Early in the morning on Christmas Eve, a baby black rhino was born at Potter Park Zoo in Lansing, Michigan. The baby boy, who has not yet been named by humans, seems to be healthy and bonding well with his mother, according to zoo officials.
First-time mother Doppsee gave birth at 5:40 a.m. on Dec. 24, and her calf stood up for the first time about 90 minutes later, the zoo announced in a blog post. He began nursing by 9 a.m., and continues to nurse frequently.
The calf's father, Phineus, came to Potter Park Zoo from Texas in 2017, according to the zoo, which notes he was brought to Michigan specifically to breed with Doppsee.
Veterinarians and other zoo staff watched the delivery via video feed from a tent outside the "rhino barn" where Doppsee gave birth, then gave the pair a few hours together before going in to check on them.
"As this is Doppsee's first pregnancy, the animal care and veterinary staff will continue to monitor Doppsee and her calf closely in the next few weeks," Potter Park Zoo veterinarian Ronan Eustace said in a statement. "But so far, the rhino calf appears healthy and we have observed frequent nursing shortly after the birth, which is encouraging."
The mother and son are still bonding behind the scenes in the rhino barn, according to the zoo, and since rhinos are not adapted for Michigan winters, they'll remain out of public view until the spring. But that doesn't mean we have to wait till then for news — the zoo staff has promised to share regular updates, photos and videos on social media and the zoo's blog.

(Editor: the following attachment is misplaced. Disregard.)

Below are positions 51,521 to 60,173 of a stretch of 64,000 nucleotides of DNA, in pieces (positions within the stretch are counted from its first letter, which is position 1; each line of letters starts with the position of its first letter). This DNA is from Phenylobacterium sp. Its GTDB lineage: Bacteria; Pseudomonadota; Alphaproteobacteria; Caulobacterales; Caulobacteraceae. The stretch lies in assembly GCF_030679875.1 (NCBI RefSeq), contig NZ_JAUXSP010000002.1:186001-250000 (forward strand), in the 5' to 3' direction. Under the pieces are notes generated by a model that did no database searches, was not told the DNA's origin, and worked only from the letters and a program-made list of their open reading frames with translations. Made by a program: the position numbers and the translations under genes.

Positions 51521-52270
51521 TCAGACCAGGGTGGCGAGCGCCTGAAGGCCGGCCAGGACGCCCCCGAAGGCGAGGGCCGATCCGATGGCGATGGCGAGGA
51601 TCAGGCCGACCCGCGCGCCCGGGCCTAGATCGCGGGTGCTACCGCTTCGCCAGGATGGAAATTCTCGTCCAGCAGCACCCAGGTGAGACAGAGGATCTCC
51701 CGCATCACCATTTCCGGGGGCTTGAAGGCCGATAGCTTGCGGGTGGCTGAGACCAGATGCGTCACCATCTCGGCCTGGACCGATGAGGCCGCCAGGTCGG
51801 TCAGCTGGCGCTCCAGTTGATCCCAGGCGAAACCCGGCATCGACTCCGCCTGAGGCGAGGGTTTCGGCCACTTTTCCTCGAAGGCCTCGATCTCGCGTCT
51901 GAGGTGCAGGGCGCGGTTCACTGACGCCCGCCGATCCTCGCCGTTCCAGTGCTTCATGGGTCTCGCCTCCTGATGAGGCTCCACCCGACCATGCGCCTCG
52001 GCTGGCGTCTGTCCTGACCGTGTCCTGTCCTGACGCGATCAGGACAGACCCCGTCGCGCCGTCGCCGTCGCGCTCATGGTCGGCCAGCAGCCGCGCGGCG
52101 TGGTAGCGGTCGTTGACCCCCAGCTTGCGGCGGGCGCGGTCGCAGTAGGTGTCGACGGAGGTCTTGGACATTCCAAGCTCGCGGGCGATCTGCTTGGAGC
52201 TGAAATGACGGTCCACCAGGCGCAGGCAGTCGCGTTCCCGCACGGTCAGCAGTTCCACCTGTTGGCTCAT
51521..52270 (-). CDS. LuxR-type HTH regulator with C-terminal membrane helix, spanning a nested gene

'A monumental moment'
Black rhinos are one of the five rhinoceros species alive today, and the smaller of the two native to Africa. Their natural habitat stretches across much of southern and eastern Africa, including Kenya, Tanzania, Namibia, South Africa and Zimbabwe. They are a critically endangered species, still struggling to recover from a population crash last century, which saw their numbers fall from about 100,000 in 1960 to about 2,500 in 1995.
There were once as many as 850,000 black rhinos in the wild, according to the International Union for Conservation of Nature (IUCN), but their population plummeted during the 19th and 20th centuries due to relentless hunting and land clearing for settlement and farming. The species has fared better in recent years, with its wild population now up to more than 5,000. That's still low, however, and black rhinos continue to face threats from poaching as well as war and civil unrest among humans.
The new calf is the first black rhino born in the 100-year history of the Potter Park Zoo, which is accredited by the Association of Zoos and Aquariums (AZA) and participates in the AZA's Species Survival Plan, a program designed to ensure the survival and genetic diversity of endangered wildlife at zoos and aquariums. Fewer than 60 black rhinos currently live at AZA-accredited zoos.
"This is a monumental moment for Potter Park Zoo that has taken our staff years of planning and hard work," said zoo director Cynthia Wagner. "We are dedicated to conserving rhinos and couldn't be more excited about this successful black rhino birth."